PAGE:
ssh -o ProxyCommand="ssh PRUSER@ nc %h %p" VMUSER@EIP

It is convenient to ssh-add the needed keys to your ssh-agent beforehand. Note that you can also add the ProxyCommand to your ssh_config file.

The shell account can also be used to place API calls, as the proxy VM has conveniently installed the recommended API client tools.

Another option for ssh access to your VMs is to use the (IPsec) VPN tunnel features of OTC.

Configuration differences between Prod and PreProd

The public images used in production come from T-Systems' ImageFactory. These have been pre-configured to work very well in OTC production by having a number of things pre-configured:

  • Xen PV drivers are installed for best performance.
  • uvp-monitor is running to collect monitoring data for Cloud Eye.
  • Update repositories are registered to use a local mirror in the OTC public service zone (which is reachable without outgoing internet access).
  • NTP is configured to use two NTP sources in the OTC public service zone.
  • DNS will come via DHCP, the default is set in the subnet configuration and there defaults to our DNS server in the public service zone.
  • cloud-init is set up to do the standard jobs such as expanding the root filesystem to the disk size, getting the hostname, injecting a trusted ssh key etc.

A few things do not work the same way on PreProd:

  • The default DNS server is not reachable. When creating a subnet, please override the defaults to use and (or other reliable public nameservers at your choice). Unlike the OTC nameserver, the public ones are only reachable by machines that have an EIP or some other way to have outgoing internet access (such as an EIP, SNAT or a NAT instance).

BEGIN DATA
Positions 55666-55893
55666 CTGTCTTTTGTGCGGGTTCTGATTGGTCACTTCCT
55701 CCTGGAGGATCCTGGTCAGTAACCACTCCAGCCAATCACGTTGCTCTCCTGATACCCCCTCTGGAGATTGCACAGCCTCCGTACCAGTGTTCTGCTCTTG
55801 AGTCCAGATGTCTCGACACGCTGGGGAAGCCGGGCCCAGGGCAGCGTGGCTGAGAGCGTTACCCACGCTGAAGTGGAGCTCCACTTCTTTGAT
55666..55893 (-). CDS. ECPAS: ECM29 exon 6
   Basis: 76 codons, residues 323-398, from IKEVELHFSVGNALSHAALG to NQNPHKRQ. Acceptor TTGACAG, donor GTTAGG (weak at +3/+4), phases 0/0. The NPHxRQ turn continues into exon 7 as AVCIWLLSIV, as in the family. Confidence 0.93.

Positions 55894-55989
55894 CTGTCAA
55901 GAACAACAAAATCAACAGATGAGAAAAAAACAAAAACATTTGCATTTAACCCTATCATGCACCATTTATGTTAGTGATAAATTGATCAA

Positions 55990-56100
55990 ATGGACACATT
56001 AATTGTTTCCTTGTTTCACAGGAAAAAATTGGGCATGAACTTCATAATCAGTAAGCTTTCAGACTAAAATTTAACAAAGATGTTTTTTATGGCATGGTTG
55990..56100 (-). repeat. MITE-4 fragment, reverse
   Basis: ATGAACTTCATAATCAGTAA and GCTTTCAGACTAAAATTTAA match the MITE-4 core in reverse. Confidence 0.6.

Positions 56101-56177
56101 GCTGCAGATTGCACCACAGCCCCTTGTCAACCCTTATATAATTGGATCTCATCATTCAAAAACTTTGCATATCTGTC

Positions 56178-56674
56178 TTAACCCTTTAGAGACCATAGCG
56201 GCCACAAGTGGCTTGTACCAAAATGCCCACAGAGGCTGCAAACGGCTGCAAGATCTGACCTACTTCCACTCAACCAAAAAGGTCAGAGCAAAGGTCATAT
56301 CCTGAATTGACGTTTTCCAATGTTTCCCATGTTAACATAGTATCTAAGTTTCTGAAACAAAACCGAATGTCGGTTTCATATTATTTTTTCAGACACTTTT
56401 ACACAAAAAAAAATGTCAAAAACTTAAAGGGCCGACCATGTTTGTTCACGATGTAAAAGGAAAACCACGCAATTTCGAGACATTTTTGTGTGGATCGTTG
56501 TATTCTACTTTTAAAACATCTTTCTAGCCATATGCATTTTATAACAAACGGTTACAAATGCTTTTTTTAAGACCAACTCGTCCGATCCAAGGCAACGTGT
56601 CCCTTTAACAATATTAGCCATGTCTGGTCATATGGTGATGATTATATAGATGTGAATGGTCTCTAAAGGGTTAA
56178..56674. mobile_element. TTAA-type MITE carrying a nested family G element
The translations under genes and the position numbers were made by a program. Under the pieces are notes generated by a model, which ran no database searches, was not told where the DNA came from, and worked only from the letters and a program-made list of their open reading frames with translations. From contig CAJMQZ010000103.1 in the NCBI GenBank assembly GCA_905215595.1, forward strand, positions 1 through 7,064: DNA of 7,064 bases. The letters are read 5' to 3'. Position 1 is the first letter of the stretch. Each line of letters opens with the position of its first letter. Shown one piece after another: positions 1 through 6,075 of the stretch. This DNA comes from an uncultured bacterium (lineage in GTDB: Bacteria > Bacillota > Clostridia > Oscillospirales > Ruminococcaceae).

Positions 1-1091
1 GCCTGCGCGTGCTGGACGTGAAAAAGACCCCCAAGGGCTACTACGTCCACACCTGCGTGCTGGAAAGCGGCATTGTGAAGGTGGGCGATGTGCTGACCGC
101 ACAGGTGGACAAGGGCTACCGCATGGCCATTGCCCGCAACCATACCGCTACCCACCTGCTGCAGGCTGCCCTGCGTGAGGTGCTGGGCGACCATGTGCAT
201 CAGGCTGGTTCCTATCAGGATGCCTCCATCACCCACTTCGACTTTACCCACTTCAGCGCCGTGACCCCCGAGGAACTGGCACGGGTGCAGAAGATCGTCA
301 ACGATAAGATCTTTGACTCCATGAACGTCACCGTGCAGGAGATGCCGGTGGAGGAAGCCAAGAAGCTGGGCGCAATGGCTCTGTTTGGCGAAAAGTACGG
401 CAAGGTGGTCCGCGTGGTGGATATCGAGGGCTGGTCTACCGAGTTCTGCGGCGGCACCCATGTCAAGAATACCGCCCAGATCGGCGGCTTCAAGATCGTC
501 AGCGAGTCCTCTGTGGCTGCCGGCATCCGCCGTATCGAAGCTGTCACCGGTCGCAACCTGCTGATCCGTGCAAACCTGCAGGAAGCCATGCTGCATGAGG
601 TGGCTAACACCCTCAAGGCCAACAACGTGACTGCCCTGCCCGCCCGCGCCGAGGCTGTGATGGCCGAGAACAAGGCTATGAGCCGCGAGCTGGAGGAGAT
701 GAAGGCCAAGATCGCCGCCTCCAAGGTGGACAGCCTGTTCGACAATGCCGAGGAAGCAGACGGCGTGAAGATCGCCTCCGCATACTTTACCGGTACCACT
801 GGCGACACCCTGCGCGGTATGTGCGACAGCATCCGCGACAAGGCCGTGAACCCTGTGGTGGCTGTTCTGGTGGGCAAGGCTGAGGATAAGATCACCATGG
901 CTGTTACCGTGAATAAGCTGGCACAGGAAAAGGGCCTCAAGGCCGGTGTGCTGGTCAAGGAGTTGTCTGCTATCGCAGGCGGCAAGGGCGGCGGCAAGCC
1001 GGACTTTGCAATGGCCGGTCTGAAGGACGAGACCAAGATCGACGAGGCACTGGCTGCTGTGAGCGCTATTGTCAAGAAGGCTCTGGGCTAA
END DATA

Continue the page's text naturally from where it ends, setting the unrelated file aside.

• The local mirror servers are not reachable. Go into the repository configuration files (/etc/yum.repos.d/ for RHEL/CentOS and /etc/zypper/repos.d/ for openSUSE/SLES) and enable the commented out upstream locations instead of the mirror server URLs to reenable package updates or installations. Unlike the OTC mirror, access to the public mirrors of course needs outgoing internet access.

  • The pre-configured local NTP servers are not reachable; replace them by if you need reliable system time. For these (unlike the local servers), you needs outgoing internet access to work. (Note that the VMs get reliable time from the host system; but over time, this can get out of sync, so NTP is more reliable and thus pre-configured.)

  • Since Feb 2017, there is the option to create SNAT instances; as a lot more services on PreProd require SNAT, it's especially attractive there. See our SNAT guide.

  • Private image registration in Prod works by uploading standard image files (e.g. .qcow2 or .vhd) to a bucket in your object storage and then specifying this in the private image registration via the web interface or by using the right sequence of glance and otc magic. Please refer to the OTC documentation.

    glance image-create --name "$IMAGENAME" --disk-format $TYPE --container-format bare --min-disk $MINDISK --min-ram 1024 --protected false --visibility private --property __os_version="$OSVER" images upload $IMGID "$YOUR_BUCKET:$IMGFILE.$TYPE"

    In this example replace YOUR_BUCKET with a bucket you own in your Object Store, TYPE with a supported image format (e.g. qcow2, .vmdk or vhd), PATHTO with the directory that your image file is stored in your local filesystem, IMAGENAME the name under which you this image to be listed/displayed, MINDISK with the minimal disk size in GB needed for the root file system of the image, OSVER with a supported OS version according to the table in section A.3 of the Image Management API Reference, and IMGID with the image ID returned by the glance command. Note that you can use glance image-show $IMGID to see the progress of the background image creation initiated with the last command of above sequence and that you can only start VMs from this image after the status has gone from queued to active. (glance does unfortunately not offer a --wait option.)